Kevin Goodman reaches for the bright orange feathers and a faint breeze in the garage ruffles them in his fingers. If a helicopter could transport him from New Orleans’ devastation and send him on a chartered flight to Austin, he could uproot pageantry deeply embedded in the culture of the Delta and bring it to heart of Texas. He’d never heard of Austin, much less knew where it was.
In Austin, Kevin Bush is his new second chief, someday to wear the big chief crown. Bush sits in a wheelchair; his own story of lashing himself to an attic rafter with a rope to escape the floodwaters is bone-chilling. Annie Jenkins, another evacuee, is Goodman’s new queen, soon to be mother to their child. His children are learning the ways of the tribe as the Young Flaming Arrows. The hurricane took a lethal toll on the Mardi Gras Indians, yet come next Mardi Gras, they’ll all have another costume, glittering and regal.
Goodman goes to therapy weekly “to work out a lot of stuff.” In seven months, he’s performed around town on New Year’s Eve, at Antone’s, Jovita’s, the airport, local festivals, SXSW, and marched through the Rosewood neighborhood. He toured India, Sri Lanka, and the United Arab Emirates, sponsored by the Lincoln Center. Impressed by native Sri Lankan art, he’s busy building a mask inspired by the visit. His newly adopted home has renewed interest in the Flaming Arrows’ funky, wonderfully percussive 1997 CD Here Come the Indians Now! This weekend, he returns to New Orleans to perform at Jazz Fest.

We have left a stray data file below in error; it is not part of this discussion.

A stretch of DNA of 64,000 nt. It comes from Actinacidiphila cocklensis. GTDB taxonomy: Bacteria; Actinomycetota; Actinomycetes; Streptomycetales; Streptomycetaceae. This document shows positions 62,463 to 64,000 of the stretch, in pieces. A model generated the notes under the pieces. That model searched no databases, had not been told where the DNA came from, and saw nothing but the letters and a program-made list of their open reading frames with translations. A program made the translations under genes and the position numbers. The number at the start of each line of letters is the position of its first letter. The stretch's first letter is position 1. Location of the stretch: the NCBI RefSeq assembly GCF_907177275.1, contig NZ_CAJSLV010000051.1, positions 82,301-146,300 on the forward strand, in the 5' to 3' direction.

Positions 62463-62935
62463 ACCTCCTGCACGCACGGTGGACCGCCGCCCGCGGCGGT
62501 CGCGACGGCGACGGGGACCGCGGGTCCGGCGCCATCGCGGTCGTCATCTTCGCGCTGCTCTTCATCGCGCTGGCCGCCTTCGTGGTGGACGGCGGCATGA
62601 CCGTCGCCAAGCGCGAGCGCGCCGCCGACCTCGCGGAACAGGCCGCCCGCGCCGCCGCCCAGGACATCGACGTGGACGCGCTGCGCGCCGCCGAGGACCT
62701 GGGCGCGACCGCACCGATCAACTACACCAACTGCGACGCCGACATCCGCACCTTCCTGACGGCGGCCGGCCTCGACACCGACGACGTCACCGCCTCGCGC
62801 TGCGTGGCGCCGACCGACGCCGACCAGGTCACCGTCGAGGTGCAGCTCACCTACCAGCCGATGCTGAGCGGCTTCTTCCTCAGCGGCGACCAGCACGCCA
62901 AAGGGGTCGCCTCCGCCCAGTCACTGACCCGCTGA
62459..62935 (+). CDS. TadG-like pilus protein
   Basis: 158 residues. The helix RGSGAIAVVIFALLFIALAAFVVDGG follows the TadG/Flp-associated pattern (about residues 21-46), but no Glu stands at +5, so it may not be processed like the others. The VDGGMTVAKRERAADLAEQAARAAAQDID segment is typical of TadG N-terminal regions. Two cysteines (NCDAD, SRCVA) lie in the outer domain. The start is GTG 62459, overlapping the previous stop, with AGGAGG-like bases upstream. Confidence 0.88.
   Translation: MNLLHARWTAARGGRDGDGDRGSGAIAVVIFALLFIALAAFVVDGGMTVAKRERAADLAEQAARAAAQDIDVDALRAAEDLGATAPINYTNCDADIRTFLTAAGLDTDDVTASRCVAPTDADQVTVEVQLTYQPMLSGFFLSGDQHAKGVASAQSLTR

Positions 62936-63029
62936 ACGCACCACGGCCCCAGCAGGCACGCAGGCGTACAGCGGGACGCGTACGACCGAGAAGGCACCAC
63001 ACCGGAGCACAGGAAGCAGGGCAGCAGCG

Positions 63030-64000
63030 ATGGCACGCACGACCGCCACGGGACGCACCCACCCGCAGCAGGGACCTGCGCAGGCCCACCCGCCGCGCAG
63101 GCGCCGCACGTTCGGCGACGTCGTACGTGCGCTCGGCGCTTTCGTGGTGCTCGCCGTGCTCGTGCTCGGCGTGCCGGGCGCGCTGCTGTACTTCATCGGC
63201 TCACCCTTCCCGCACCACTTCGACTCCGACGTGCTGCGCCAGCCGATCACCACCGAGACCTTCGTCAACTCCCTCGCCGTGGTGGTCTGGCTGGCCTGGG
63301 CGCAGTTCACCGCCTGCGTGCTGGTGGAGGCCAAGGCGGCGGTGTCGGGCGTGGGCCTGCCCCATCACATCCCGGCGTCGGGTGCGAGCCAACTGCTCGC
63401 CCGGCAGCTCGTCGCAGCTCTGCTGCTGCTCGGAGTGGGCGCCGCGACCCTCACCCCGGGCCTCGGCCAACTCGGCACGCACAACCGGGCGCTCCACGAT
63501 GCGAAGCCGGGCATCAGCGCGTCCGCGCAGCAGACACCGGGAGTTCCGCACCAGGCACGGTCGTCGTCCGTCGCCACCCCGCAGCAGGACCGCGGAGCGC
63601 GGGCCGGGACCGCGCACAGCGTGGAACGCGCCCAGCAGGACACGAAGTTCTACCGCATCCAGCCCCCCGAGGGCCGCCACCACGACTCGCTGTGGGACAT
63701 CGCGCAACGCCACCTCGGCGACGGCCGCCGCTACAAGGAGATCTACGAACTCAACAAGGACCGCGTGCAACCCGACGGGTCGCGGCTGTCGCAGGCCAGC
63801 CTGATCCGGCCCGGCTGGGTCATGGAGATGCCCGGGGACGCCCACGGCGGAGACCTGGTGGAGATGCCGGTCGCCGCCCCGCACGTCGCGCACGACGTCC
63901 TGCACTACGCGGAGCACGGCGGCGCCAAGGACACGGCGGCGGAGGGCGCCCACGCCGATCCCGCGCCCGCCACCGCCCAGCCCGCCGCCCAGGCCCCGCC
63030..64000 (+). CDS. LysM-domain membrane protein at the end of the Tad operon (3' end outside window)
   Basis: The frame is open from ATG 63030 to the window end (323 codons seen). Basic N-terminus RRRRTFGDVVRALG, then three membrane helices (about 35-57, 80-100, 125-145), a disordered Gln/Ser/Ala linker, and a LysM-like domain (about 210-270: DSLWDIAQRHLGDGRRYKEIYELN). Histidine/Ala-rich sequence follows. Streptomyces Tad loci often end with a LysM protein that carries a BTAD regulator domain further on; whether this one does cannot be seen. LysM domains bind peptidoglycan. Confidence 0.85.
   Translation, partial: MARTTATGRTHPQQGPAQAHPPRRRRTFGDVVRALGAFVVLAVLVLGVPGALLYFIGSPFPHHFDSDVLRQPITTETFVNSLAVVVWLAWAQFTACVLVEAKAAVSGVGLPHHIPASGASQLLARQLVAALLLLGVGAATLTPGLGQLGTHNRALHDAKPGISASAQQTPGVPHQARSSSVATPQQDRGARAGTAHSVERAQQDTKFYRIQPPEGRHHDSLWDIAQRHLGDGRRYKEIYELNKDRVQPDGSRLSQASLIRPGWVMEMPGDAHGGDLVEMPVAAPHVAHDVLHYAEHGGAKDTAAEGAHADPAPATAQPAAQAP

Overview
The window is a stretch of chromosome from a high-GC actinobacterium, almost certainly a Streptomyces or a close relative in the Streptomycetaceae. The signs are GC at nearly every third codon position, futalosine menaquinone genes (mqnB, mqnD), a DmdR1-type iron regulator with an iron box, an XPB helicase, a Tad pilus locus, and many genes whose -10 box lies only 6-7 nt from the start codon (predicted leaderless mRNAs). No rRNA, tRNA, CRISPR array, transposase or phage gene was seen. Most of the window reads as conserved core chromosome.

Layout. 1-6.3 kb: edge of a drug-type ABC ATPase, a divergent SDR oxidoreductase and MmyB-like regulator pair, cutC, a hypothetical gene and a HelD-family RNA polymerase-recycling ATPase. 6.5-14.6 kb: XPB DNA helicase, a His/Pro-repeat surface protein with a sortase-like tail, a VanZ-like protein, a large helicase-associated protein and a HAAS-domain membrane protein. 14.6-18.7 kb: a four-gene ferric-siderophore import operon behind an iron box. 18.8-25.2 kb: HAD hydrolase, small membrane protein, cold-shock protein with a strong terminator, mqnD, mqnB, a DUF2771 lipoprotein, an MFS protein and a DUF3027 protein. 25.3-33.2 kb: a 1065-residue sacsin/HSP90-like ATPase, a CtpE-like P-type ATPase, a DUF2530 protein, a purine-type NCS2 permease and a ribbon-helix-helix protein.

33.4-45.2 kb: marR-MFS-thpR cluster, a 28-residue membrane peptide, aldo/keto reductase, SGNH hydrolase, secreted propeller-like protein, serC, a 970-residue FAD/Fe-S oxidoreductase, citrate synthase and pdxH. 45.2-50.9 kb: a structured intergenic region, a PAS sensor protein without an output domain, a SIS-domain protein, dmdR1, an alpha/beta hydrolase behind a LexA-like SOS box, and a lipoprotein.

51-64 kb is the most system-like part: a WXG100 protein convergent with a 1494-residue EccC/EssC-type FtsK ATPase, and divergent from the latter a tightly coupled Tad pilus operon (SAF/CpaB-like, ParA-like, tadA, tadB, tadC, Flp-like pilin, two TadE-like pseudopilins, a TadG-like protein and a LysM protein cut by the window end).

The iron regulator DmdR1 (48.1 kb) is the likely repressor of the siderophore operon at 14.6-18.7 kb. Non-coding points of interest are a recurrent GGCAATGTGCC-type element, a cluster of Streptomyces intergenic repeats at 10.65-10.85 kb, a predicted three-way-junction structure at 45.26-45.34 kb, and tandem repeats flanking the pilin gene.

Goodman lifts the poster-board structure of the headpiece, the Chief’s crown, onto his lap. His eyes fix on it, seeing its future, rainbow-hued glory. Its mojo is intact. There’s undeniable irony to this process, that from such rudimentary beginnings come such a fiery display of pride. Though he lost a lifetime of costume history to the elements, two of his suits were preserved in a New Orleans museum exhibit. Back in his hands, they’ve given him a starting point, 500 miles from his home, a triumph of spirit over circumstance.
“We just want to keep the New Orleans spirit alive. Keep the flame going.”